So Many Messages, So Few Dollars

Posted by Shelley Grell on January 21st, 2010.

How to allocate a finite PR and Marketing Budget

There is a universal problem afflicting Marketing & Communications Departments worldwide. This issue applies equally to corporations the size of Coca-Cola and one-man bands operating out of the spare room. It is simple enough to define:

We have a finite amount of money to spend on marketing and promotion. What is the best way to allocate it?

Understandably, it’s hard to be sympathetic to Coca-Cola’s plight; they have to make do with a measly US$1.7 billion annual marketing budget1. So we’ll assume we’re talking about more down-to-earth figures.

Before you start spending money, it is vital to make sure you have a clear desired result, target audience and message (see our article Distilling the Message).

To get your message heard, you need to understand how your target group obtains information. There are industries, for example, in which the standard promotional mechanism is the trade show. For purposes of an ongoing presence, however, the two most common promotional methods are PR and advertising.

For some people, PR & marketing are synonymous with advertising. Yet branding does not always have a direct correlation to advertising. The clothing company Zara is the fastest growing retail chain in the world, and only runs two ads per year, focussing instead on public relations and word of mouth. Microsoft’s Xbox had such an effective advance PR programme that 75% of its target audience expressed an interest to buy before the company had ever run an ad.2

Every time your company is mentioned in an article, people are hearing about you and forming an opinion. Every time someone talks about your product to a friend or a colleague, they are affecting your public perception.

It’s important to understand what can and cannot be accomplished through the various promotional avenues. Let’s examine three characteristics of advertising and PR that are likely to impact how you decide to spend your time and money: credibility, certainty and cost.


Information received from friends, acquaintances family members and colleagues has the highest amount of credibility. These people presumably have your best interests at heart and don’t stand to benefit from your purchase decision. This is known as Word of Mouth (WoM), and is the most credible form of promotion.

Next to WoM is editorial coverage, the kind generated by a good PR programme. In order for journalists to run with your press releases, attend your media launch events or agree to review your product, they have to be convinced of the story’s independent merit and newsworthiness. And because these people are seen as impartial, their messages are far more convincing than those coming directly from the company by way of advertising.

“Frequent mentions of IPOs by the media can help drive up interest from investors and have greater impact than official prospectus information on IPO prices.” Timothy Pollock, Ph.D, Penn State University


Advertising is the most certain of the various promotional tactics. You pay for a specific spot, to be published or broadcast in a specific timeframe, and you have complete control over the look and content of the message. Advertising also allows for a precise level of repetition and consistency.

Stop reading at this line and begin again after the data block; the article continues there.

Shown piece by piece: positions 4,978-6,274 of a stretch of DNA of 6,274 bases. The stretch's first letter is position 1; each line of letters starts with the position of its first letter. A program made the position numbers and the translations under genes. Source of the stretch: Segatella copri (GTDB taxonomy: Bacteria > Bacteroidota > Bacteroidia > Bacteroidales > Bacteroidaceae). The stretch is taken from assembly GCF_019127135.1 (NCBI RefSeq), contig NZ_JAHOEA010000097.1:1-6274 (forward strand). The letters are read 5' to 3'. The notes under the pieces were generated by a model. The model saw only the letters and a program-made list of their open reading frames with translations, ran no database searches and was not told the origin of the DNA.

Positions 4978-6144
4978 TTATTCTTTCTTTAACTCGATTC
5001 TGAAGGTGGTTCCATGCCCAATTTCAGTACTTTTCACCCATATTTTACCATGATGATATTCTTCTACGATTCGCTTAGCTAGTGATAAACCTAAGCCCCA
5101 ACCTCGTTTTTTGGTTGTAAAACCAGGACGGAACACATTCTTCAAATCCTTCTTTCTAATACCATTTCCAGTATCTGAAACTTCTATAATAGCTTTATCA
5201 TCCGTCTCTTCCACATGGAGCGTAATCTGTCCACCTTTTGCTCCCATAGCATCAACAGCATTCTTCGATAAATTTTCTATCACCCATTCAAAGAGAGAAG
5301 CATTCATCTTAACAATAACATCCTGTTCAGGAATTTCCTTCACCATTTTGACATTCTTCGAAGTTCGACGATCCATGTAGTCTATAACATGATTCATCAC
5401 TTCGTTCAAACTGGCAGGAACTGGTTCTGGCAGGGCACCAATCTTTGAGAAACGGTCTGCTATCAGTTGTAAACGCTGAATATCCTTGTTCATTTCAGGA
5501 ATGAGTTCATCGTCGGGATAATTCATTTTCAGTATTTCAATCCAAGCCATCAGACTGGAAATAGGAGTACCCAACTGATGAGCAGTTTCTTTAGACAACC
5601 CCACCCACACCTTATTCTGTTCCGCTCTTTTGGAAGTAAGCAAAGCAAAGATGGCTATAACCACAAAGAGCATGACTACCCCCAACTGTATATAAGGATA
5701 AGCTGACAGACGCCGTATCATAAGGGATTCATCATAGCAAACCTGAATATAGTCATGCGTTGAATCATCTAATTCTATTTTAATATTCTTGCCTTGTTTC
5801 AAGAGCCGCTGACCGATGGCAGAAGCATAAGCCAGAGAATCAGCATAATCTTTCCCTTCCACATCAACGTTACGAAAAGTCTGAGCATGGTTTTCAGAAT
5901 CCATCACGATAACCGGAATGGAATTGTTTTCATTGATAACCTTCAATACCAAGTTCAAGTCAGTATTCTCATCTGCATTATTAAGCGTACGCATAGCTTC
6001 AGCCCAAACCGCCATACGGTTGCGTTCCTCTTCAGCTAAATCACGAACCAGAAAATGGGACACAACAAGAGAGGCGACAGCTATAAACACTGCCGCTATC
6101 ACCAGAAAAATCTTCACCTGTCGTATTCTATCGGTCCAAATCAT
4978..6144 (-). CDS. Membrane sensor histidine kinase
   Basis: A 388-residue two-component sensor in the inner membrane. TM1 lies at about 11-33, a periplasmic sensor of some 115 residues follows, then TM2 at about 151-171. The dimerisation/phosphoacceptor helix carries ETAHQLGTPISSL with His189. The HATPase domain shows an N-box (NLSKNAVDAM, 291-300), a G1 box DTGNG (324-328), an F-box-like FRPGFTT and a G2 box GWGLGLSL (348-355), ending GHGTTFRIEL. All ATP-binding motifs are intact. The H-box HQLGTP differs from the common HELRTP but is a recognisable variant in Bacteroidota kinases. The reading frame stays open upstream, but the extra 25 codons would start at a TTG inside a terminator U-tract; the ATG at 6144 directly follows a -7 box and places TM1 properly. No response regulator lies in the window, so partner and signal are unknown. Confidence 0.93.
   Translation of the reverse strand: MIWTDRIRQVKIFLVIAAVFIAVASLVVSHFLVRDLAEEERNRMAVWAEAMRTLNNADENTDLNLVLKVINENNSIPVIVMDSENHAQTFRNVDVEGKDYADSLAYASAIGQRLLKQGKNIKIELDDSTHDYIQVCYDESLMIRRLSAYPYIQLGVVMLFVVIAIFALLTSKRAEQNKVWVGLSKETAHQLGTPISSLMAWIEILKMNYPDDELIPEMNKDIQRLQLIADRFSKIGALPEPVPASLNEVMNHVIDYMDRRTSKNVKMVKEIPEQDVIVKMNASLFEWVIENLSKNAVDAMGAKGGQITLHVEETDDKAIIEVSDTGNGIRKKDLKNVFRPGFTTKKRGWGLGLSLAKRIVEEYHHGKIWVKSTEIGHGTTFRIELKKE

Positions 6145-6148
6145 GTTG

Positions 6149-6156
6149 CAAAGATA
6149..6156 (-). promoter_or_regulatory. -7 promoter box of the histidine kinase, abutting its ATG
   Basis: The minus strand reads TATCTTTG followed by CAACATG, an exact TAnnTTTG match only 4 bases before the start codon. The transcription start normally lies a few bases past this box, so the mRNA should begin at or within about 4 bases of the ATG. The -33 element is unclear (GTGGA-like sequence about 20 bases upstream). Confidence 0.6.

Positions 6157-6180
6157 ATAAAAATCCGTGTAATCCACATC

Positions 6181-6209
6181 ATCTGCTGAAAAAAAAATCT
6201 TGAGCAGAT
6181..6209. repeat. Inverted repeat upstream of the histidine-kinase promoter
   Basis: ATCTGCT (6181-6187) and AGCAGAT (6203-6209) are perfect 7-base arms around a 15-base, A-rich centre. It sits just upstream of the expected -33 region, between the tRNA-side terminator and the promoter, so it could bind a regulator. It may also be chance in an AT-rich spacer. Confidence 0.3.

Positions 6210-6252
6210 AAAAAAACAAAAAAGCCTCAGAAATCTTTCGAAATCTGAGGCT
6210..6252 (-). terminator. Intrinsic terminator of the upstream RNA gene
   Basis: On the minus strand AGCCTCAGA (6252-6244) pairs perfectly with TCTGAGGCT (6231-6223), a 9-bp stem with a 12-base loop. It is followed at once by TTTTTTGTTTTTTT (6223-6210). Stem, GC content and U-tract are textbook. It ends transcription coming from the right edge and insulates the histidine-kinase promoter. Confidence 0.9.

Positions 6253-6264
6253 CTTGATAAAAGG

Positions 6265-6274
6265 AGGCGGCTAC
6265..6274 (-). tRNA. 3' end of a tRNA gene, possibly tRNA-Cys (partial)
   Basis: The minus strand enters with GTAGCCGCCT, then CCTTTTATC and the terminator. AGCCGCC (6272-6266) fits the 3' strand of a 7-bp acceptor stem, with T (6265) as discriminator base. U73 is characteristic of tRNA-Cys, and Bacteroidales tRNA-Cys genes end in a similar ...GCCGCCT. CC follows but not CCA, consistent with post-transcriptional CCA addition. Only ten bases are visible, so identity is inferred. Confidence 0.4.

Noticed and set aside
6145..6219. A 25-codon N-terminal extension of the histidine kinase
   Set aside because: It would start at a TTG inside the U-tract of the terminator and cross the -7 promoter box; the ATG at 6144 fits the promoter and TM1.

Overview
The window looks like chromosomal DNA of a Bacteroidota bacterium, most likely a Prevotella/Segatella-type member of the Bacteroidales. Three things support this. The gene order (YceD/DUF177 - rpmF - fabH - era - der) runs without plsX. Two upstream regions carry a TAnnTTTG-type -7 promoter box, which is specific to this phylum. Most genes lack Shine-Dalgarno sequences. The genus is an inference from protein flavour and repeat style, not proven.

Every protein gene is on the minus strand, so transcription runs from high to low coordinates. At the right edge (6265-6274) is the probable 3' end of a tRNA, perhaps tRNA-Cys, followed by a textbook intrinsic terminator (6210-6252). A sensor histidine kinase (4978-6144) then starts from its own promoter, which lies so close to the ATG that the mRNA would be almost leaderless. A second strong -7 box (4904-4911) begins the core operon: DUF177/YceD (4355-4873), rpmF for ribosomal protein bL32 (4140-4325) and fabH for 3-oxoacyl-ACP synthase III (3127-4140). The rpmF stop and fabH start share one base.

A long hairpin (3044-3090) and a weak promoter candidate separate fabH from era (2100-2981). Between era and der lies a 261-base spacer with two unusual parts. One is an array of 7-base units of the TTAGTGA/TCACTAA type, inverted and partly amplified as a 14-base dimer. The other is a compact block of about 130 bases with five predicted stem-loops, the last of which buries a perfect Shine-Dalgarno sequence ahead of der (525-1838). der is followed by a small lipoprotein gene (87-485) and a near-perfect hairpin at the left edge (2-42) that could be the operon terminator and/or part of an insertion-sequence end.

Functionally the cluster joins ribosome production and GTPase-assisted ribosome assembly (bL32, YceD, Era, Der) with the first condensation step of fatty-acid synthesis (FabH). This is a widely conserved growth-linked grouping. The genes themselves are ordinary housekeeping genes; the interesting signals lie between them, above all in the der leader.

On the other hand, while you should be wary of any PR agency that guarantees coverage, a good PR person should be able to tell you when a story is newsworthy, and know which avenues to go down to maximise the editorial opportunities. Experienced PR professionals will also have established relationships with a variety of journalists, and will know what angle to take to make a news item more intriguing for a publication’s audience.


It can be tricky to make an apples-to-apples comparison of the cost of advertising vs. PR. Advertisements usually carry a high cost per impression – guaranteed exposure comes at a premium. The cost of design and production has to be added onto the cost of the ad space, and, in general, ads need to be run multiple times before they will be effective.

When PR is successful, however, the ‘bang for the buck’ tends to be significantly greater than that of advertising. You can potentially get more space than you would if you paid for it (articles can be two or more pages in length, and some TV news segments can go as long as two minutes). One press release or story can be run in as many outlets as are willing to cover it, as opposed to an ad which is limited to how many outlets you can afford.

A good PR campaign can be effectively complemented by strategically placed ads, particularly once the company has achieved a certain reputation. Once these umbrella tactics are laid out, other promotional avenues such as trade shows and direct marketing can be used to fill in the gaps as budget permits.

Every company will need to analyse its market context to make effective decisions on how to allocate the marketing and promotions budget. This comparison of the various techniques, however, can assist you to decide which strategy or combination of strategies is most likely to deliver your desired results.

Some Promotional Avenues

  • Advertising
  • PR (editorial, media launch events and releases, product reviews, feature tracking)
  • WoM Marketing
  • Expos
  • Roadshows
  • Direct Marketing
  • Viral Marketing


  1. Marakon Associates, Getting More from your Marketing Investments
  2. Al Ries, author, The Fall of Advertising & The Rise of PR
  3. Pollock, T.G. & Rindova, V.P., Media Legitimation Effects in the Market for Initial Public Offerings

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